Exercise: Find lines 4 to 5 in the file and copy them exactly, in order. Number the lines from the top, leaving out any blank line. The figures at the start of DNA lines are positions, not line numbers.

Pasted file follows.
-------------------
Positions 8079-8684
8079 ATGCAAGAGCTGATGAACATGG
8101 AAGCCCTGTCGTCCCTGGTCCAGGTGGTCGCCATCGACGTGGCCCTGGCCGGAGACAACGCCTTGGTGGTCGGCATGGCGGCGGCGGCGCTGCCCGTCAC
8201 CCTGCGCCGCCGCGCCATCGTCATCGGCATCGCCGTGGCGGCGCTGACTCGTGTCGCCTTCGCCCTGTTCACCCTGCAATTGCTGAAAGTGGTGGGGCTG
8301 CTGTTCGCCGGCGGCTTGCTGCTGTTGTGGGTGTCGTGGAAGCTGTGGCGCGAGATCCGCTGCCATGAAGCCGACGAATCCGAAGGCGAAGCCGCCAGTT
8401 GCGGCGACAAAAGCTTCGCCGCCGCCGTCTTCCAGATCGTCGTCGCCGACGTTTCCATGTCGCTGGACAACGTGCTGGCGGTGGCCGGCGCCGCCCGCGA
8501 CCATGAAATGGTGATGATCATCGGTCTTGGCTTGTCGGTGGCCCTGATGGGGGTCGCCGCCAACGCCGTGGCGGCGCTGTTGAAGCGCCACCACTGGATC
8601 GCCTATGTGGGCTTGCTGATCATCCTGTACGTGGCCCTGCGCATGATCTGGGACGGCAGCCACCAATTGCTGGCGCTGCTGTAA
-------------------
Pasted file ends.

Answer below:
8201 CCTGCGCCGCCGCGCCATCGTCATCGGCATCGCCGTGGCGGCGCTGACTCGTGTCGCCTTCGCCCTGTTCACCCTGCAATTGCTGAAAGTGGTGGGGCTG
8301 CTGTTCGCCGGCGGCTTGCTGCTGTTGTGGGTGTCGTGGAAGCTGTGGCGCGAGATCCGCTGCCATGAAGCCGACGAATCCGAAGGCGAAGCCGCCAGTT